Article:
Farewell, 2016!

I started this blog in January 2016. Lucky that I’m still writing posts on this blog although it’s not updated as frequently as originally planned.

Many things seemed very gloomy to many of us this year. I would say many people have said something like: “What? No way. Gosh! That’s enough. Any more sad thing like this?”

Luckily, it’s already 2017 in places like Australia, New Zealand and the Pacific while we still have less than three hours to say goodbye to 2016 and welcome 2017 here in Hong Kong.

While there are so many worrying trends like the rise of racial hatred among many other stupid and outrageous things we human beings do to one another and the environment, I have also gone through many challenges in my life this year.

Due to the lack of supervision (in fact no supervision at all other than repeating my ideas and presenting my draft to my thesis supervisor again and again without getting any concrete and helpful advice), I stopped my part-time PhD studies at The Chinese University of Hong Kong. While I was struggling to find out how to continue my studies, I was lucky enough to meet a professor who taught me cultural studies and cultural theories at University of Hong Kong 20 years ago again and interestingly we met each other again on Twitter (thanks to the internet and social media). He gave me some advice and I’m now in the last stage of my application to continue my studies at his university in France (will share details when everything is confirmed). Many people would say doing a PhD is a waste of time but I don’t think so. The training is part of my life. Nobody can ever understand how I treasure to have learned all the things in the process. Not everything can be and should be calculated in terms of monetary reward or social status.

While I continue my full-time NGO job, I will definitely continue my studies. You may ask my why. But my answer will be: “That’s my life. None of your business.”

Happy moments with my partner continues into the 16th years. For me, love and relationship are between two persons. Nobody else can and should interfere with the two persons’ relationship. My attitude is always the same: let it be. That’s my life. Also, it’s none of other people’s business.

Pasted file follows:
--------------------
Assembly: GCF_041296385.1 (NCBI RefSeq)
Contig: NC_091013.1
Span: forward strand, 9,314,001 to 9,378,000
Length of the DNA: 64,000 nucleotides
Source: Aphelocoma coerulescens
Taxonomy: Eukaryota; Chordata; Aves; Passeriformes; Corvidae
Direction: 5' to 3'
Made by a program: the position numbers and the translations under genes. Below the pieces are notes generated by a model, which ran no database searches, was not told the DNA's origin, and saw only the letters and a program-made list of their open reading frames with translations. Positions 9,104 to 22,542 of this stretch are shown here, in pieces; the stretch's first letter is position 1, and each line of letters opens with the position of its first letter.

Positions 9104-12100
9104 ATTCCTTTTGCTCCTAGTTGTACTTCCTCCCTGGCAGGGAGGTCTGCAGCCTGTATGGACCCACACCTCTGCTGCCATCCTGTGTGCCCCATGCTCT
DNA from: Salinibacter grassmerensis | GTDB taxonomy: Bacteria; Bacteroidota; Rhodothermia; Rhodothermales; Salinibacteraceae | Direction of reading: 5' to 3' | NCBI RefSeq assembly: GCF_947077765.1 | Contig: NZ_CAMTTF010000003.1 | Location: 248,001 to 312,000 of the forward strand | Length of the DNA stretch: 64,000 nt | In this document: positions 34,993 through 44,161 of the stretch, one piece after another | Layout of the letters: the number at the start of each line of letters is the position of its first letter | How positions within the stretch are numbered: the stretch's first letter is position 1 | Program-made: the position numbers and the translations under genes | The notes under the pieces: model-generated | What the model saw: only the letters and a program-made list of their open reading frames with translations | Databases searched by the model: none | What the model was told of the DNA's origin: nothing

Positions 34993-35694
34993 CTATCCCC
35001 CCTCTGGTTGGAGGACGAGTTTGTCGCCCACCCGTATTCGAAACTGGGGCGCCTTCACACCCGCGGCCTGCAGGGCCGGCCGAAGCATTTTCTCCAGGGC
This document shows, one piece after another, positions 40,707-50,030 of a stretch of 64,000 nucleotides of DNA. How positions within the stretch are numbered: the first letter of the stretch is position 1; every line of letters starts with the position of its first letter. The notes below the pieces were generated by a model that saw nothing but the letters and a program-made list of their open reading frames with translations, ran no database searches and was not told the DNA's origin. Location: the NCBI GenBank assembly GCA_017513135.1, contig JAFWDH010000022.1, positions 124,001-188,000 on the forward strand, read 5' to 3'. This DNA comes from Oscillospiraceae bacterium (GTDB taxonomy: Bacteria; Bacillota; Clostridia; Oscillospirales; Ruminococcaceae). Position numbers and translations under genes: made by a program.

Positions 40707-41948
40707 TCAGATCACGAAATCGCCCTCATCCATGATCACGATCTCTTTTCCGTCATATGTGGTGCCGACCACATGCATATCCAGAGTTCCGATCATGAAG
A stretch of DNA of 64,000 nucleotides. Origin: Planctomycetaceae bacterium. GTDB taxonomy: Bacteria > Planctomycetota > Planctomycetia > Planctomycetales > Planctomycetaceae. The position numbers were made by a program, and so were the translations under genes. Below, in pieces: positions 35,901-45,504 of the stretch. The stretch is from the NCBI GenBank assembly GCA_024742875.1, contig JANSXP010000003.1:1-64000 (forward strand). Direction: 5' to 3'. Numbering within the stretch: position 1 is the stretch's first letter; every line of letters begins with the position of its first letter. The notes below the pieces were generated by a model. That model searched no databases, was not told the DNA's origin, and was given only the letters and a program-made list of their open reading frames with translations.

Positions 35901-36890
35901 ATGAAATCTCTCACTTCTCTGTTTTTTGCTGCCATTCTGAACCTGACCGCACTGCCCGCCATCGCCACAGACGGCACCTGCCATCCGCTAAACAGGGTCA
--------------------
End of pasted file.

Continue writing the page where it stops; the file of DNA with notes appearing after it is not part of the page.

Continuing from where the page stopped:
Then, what I think should be everybody’s business? Respect others and respect human rights. These are the things we should all care.

Now, I shut up and enjoy the last two hours of the pretty gloomy 2016.

Happy New Year!🎊🎉


Writing and Freedom

It’s a great experience to attend PEN International’s 82nd PEN Congress in Ourense, Galicia. It’s also the first time for me to attend it as a Hongkonger and as one of the three delegates of the newly reestablished PEN Hong Kong. The other two delegates are Nicholas Wong, a poet and a Vice-President of PEN Hong Kong, and Kris Cheng, a journalist and a founding member of PEN Hong Kong.

Although most of the meetings were about various aspects of the business of PEN International’s work, the core values were still very much related to writing and freedom. That makes me to think about writing this blog post.

No matter we write literary works like novels, poetry, plays and films, or non-fiction writings like news articles and features, commentaries, travel writing, academic papers, human rights reports or blogs, we can’t always take it for granted that we always have the freedom to write.

No society is always entirely free. Not only people living in authoritarian countries need to face the challenges about what they can write. Needless to say, people living in these countries need to be brave enough to write articles or simply express their views to criticise the government and risk losing their personal freedom or even their lives. People living in some democratic countries might also need to rethink how they would want to write about issues like race, gender, sexuality and sexual orientation, or write in their own languages or dialects if there are oppressive policies or discouraging  mainstream public sentiments in their communities. They might face intimidation, harassment or harsh ridicule.

The relationship between writing and freedom is so interesting and important that, being a member of PEN Hong Kong, I’m ready to embark on this journey again to learn from writers (in the broadest sense) around the world about how we should continue to perceive these two significant elements in human lives. It’s also about how we human beings perceive and treat one another.